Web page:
With few exceptions (medical home indicators, difficulty reaching a provider by phone, receipt of all needed care and drugs in Table 6; satisfaction with care in Table 7; and indicators related to homelessness in Table 11), the outcome indicators of interest are available from at least one of the population surveys included in the data scan. A key tradeoff for the analysis of impacts on individuals will be sample size and depth of survey content. The larger surveys that currently allow for state-level estimates--ACS, CPS, and BRFSS--all have limited information on many of the outcome indicators of interest.
For in-depth measurement of topics such as access to services and unmet need that are not addressed in the larger surveys, a few strategies are possible. Multiple years of data could be combined from existing surveys that include these questions (primarily NHIS and MEPS); however, this approach will involve tradeoffs in terms of timeliness of the evaluation and in measuring state-specific impacts. Alternatively, new questions could be added to the existing surveys with large sample sizes, or sample sizes in the existing health surveys could be expanded to allow for more state-specific estimates. MEPS is currently the only survey with measures of patient experience and detailed measures of cost, and it has among the most in-depth measures of health outcomes. Because there are significant time lags in availability of the MEPS data (see Appendix Table A-1a and Table A-1b), the option to combine multiple years of data for the evaluation is one for which tradeoffs in timeliness will need to be carefully considered.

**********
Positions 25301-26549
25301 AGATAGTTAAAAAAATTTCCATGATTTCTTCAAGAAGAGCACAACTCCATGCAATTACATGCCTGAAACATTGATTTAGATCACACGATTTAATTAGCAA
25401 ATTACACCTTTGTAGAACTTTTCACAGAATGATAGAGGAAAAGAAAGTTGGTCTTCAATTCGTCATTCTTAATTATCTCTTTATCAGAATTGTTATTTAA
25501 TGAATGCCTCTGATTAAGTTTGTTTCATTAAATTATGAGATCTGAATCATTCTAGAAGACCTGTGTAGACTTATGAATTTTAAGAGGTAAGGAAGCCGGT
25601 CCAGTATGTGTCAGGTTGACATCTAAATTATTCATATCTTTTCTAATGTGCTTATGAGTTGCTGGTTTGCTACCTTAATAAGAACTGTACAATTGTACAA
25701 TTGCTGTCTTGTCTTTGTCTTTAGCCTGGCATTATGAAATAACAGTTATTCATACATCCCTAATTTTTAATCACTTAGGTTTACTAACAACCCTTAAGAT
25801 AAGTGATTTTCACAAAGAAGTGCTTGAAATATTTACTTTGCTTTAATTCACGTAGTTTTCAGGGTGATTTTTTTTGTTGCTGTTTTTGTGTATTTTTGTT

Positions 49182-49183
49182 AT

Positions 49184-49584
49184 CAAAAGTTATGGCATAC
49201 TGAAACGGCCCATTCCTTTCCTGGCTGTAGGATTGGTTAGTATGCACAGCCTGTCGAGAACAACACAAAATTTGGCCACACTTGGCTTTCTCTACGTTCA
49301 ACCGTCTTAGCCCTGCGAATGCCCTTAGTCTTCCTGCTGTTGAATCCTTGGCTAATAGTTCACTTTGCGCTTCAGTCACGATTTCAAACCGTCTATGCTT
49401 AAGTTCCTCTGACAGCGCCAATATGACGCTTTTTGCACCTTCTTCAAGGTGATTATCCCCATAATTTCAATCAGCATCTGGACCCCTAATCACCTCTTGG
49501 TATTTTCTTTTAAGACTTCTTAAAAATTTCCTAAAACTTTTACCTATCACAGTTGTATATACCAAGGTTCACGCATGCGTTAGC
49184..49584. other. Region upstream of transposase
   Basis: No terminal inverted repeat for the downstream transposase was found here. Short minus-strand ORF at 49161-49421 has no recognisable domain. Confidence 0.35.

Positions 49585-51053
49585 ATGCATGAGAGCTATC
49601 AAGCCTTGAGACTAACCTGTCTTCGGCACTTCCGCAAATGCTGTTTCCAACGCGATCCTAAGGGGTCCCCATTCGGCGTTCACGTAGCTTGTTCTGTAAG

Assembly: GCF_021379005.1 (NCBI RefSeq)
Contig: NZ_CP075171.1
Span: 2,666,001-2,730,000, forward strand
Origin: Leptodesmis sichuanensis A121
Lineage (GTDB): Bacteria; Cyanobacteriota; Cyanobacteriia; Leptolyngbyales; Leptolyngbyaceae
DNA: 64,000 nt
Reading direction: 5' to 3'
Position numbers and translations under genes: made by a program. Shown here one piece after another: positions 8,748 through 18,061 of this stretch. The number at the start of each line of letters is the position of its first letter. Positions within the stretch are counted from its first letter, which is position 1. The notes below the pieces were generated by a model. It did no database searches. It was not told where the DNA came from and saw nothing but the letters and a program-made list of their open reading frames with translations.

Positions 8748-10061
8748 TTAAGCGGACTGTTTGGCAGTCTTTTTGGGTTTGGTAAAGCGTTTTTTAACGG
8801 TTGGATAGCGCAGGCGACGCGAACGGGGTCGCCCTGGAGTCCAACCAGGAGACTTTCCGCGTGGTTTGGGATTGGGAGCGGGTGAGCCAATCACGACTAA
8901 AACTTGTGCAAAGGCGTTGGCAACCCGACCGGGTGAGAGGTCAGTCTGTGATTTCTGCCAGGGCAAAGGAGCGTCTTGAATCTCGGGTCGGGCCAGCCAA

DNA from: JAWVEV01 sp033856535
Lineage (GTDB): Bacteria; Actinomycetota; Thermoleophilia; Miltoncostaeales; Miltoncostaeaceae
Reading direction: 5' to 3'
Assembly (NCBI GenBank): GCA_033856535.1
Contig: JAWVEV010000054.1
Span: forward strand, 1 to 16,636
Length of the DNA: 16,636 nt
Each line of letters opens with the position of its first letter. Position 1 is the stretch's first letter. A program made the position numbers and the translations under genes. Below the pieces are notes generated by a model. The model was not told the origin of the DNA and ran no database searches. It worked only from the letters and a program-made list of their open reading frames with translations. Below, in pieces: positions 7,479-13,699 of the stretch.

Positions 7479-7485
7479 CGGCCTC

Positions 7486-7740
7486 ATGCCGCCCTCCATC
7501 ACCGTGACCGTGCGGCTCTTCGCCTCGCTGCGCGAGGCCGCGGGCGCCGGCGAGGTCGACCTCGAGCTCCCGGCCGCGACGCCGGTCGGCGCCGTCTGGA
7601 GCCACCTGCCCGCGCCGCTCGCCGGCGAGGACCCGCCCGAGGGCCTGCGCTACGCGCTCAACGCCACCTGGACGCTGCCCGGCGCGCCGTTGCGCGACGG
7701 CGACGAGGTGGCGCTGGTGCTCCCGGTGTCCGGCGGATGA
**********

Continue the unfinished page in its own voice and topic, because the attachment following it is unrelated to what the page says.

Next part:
For the extreme poverty group, the tradeoff between survey depth and sample size will be particularly difficult. Even with multiple years of data, the in-depth health surveys will still have fairly limited sample size, and it may be necessary to combine several years of data to perform a meaningful analysis.